Movement disorders are neurological conditions that lead to excess movement or a decrease in movement. The following are among the movement disorders sometimes associated with Parkinson's disease symptoms:
Progressive supranuclear palsy (PSP). PSP is a brain disorder that affects walking and balance, often resulting in falls. The condition can also cause problems with vision and eye movement. PSP does not usually respond to medication.
Multiple system atrophy (MSA). MSA is a rare, progressive nervous system disorder that may share some of the same symptoms as Parkinson's disease. Other symptoms of MSA may include poor coordination, slurred speech, problems with breathing and swallowing, and constipation. Parkinson's medications may provide some relief.
Viral parkinsonism. Some viral diseases, such as encephalitis lethargica (sleeping sickness), Western equine encephalomyelitis, Eastern equine encephalomyelitis, and Japanese B encephalitis ? all infections of the brain ? have been known to cause Parkinson's-like symptoms.
Drug- and toxin-induced parkinsonism. Being exposed to certain medications, like Thorazine (chlorpromazine), Haldol (haloperidol), Reglan (metoclopramide), reserpine, and Depacon (valproate), or toxins such as manganese dust, carbon disulfide, and carbon monoxide, can bring on Parkinson's disease symptoms. But these symptoms normally subside once you stop taking the medication or stay away from the toxin.
Arteriosclerotic parkinsonism. Sometimes the brain damage incurred by small strokes can lead to Parkinson's?like symptoms. When this is the case, Parkinson's disease medication will not alleviate the symptoms.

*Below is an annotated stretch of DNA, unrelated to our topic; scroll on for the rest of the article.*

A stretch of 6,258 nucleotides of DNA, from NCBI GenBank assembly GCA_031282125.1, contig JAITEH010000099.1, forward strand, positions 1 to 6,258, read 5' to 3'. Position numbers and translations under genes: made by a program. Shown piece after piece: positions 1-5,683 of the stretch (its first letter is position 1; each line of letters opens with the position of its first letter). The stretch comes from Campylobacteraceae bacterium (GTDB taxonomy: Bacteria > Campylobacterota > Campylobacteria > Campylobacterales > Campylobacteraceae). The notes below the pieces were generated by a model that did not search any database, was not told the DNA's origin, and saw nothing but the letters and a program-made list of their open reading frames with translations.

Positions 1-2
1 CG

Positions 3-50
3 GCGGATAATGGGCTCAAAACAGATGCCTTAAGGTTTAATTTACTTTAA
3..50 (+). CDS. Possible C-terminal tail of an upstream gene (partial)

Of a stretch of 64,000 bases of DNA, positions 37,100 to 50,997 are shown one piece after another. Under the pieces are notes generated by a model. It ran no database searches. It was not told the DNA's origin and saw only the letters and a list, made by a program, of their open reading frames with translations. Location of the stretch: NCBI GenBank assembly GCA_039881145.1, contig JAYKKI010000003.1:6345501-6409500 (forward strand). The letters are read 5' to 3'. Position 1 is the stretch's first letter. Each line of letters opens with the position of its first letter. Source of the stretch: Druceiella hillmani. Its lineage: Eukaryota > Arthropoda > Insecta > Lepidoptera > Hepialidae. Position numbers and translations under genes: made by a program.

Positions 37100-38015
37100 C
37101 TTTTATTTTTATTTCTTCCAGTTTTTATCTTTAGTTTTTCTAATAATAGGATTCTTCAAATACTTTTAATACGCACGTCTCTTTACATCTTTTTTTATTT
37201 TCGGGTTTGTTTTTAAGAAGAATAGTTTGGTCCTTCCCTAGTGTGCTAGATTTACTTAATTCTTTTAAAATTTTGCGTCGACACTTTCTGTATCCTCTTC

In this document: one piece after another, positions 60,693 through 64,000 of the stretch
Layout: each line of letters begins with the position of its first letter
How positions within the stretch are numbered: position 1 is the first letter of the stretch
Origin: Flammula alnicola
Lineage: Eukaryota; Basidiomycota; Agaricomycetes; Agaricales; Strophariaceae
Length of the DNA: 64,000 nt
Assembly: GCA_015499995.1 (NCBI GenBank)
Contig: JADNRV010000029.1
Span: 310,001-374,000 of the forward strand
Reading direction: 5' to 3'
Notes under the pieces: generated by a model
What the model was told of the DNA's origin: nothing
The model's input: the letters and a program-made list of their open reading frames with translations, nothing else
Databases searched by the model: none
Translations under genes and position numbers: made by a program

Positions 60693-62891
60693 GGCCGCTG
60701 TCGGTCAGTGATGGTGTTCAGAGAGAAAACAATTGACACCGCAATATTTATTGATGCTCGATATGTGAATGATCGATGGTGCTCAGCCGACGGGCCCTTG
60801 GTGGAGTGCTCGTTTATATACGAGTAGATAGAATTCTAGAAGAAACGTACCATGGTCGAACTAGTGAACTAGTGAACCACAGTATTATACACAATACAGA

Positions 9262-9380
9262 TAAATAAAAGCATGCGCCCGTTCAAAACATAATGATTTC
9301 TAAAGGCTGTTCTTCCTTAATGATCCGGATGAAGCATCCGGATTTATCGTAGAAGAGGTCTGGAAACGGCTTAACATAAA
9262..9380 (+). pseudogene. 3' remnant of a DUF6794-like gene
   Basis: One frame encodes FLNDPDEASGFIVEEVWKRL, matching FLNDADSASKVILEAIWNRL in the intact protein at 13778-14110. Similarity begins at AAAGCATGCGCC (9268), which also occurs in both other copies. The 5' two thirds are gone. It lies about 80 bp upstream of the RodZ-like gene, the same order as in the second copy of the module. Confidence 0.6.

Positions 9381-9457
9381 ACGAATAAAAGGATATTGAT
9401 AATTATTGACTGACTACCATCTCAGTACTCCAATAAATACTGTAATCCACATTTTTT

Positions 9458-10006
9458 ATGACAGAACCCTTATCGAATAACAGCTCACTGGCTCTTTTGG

Parkinsonism-dementia complex of Guam. This disease affects the indigenous people of Guam and the Mariana Islands. Unlike people with Parkinson's disease, who do not usually die of the disease, people with parkinsonism-dementia complex of Guam typically die within five years.
Post-traumatic parkinsonism. Parkinson's disease symptoms that result from severe or frequent head injuries are referred to as post-traumatic parkinsonism. This condition can also be associated with dementia. Boxers, other athletes, and people whose professions put them at increased risk for blows to the head may be susceptible to this condition.
Cortical basal ganglionic degeneration (CBGD). CBGD occurs when the areas of your brain known as the cerebral cortex and the basal ganglia waste away. As with Parkinson's disease, rigidity and impaired balance may begin on one side of the body and eventually spread to the other side. However, unlike Parkinson's, CBGD does not usually respond to treatment with medication.
Lewy-body disease. Lewy bodies are abnormal proteins that disrupt neurological functioning and deplete dopamine levels in the brain. They can lead to symptoms like those of Parkinson's and Alzheimer's disease, as well as to hallucinations, delusions, and sometimes depression. Parkinson's disease medication can ease some Lewy-body disease symptoms, but these medications tend to make hallucinations and delusions more severe.
Essential tremor. An essential tremor produces tremors, or uncontrolled shaking, in the hands and sometimes the head, that progress over time. The tremor is not associated with other Parkinson's disease symptoms. Certain medications can be helpful in managing an essential tremor, but Parkinson's disease medication is not effective.
Normal pressure hydrocephalus (NPH). A build up of fluid within the brain may cause difficulties with walking and balance, which might be confused with Parkinsoní»s disease. Usually, there will also be signs of dementia and loss of bladder control with this disorder, though. Once diagnosed, NPH can be cured with the placement of a shunt to drain excess fluid.